What we found
People from certain groups in society are experiencing poorer quality care at the end of their lives than others because providers and commissioners do not always understand or fully consider their specific needs.
Some commissioners and providers might not be fulfilling their duties under the Equality Act 2010 as all public bodies have a legal duty to consider the needs of a range of equality groups when carrying out their day-to-day work.
Health and care staff are not always having conversations with people early enough about their end of life care. This means they don’t have the opportunity to make plans and choices with their loved-ones about how and where they would prefer to die.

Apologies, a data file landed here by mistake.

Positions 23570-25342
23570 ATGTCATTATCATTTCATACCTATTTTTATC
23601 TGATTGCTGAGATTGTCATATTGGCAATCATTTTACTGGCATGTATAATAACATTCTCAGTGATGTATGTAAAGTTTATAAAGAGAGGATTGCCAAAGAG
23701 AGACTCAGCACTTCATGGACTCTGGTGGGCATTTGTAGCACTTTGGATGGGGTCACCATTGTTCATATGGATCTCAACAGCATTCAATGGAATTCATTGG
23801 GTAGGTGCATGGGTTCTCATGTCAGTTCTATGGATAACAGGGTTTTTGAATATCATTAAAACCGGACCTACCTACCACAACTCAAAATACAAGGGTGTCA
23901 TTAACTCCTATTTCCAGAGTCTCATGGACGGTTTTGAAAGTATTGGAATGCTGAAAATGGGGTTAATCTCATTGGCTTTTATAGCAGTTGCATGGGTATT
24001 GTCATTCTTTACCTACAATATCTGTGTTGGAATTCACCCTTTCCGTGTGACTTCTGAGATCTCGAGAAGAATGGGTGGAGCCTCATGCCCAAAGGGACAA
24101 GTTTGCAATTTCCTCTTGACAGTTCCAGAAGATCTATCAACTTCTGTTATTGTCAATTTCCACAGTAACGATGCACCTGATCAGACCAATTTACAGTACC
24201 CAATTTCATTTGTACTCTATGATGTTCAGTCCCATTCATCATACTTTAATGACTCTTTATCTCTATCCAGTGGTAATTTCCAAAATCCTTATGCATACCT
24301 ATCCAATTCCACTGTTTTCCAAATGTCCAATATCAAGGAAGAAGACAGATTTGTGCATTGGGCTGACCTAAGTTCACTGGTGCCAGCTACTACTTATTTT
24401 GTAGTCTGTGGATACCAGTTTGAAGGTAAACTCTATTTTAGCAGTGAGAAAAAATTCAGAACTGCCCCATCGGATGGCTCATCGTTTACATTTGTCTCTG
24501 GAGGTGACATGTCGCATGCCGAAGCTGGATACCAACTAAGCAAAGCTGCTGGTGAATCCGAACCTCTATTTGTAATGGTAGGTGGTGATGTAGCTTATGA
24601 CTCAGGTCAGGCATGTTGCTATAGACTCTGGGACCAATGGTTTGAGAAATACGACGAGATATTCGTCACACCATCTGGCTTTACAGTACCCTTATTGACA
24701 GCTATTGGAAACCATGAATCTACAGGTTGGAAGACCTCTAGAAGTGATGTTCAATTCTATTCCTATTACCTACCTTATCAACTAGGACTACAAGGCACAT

We identified examples of good practice, but found that action is needed to make sure everyone has the same access to high quality, personalised care at the end of their lives, regardless of their diagnosis, age, ethnic background, sexual orientation, gender identity, disability or social circumstances.